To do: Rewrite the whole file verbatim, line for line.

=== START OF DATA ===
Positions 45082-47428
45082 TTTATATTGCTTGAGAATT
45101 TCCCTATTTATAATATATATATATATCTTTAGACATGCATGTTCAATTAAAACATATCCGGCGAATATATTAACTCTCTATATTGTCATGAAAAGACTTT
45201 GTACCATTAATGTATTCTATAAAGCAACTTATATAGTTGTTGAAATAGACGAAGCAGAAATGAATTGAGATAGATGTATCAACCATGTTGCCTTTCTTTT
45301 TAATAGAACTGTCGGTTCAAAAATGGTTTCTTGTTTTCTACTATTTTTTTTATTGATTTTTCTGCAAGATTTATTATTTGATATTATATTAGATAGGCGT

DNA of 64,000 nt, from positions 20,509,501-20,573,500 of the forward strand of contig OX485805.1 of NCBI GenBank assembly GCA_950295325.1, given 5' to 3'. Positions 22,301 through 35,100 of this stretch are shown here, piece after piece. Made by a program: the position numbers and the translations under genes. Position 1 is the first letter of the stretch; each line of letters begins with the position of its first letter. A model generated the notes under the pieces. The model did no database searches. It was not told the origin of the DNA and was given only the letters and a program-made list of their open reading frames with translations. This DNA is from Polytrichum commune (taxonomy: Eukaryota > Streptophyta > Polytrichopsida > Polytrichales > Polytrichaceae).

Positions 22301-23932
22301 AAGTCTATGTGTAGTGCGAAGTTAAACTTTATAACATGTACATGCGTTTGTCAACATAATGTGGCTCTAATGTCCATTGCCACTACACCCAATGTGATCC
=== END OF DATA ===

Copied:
Positions 45082-47428
45082 TTTATATTGCTTGAGAATT
45101 TCCCTATTTATAATATATATATATATCTTTAGACATGCATGTTCAATTAAAACATATCCGGCGAATATATTAACTCTCTATATTGTCATGAAAAGACTTT
45201 GTACCATTAATGTATTCTATAAAGCAACTTATATAGTTGTTGAAATAGACGAAGCAGAAATGAATTGAGATAGATGTATCAACCATGTTGCCTTTCTTTT
45301 TAATAGAACTGTCGGTTCAAAAATGGTTTCTTGTTTTCTACTATTTTTTTTATTGATTTTTCTGCAAGATTTATTATTTGATATTATATTAGATAGGCGT

DNA of 64,000 nt, from positions 20,509,501-20,573,500 of the forward strand of contig OX485805.1 of NCBI GenBank assembly GCA_950295325.1, given 5' to 3'. Positions 22,301 through 35,100 of this stretch are shown here, piece after piece. Made by a program: the position numbers and the translations under genes. Position 1 is the first letter of the stretch; each line of letters begins with the position of its first letter. A model generated the notes under the pieces. The model did no database searches. It was not told the origin of the DNA and was given only the letters and a program-made list of their open reading frames with translations. This DNA is from Polytrichum commune (taxonomy: Eukaryota > Streptophyta > Polytrichopsida > Polytrichales > Polytrichaceae).

Positions 22301-23932
22301 AAGTCTATGTGTAGTGCGAAGTTAAACTTTATAACATGTACATGCGTTTGTCAACATAATGTGGCTCTAATGTCCATTGCCACTACACCCAATGTGATCC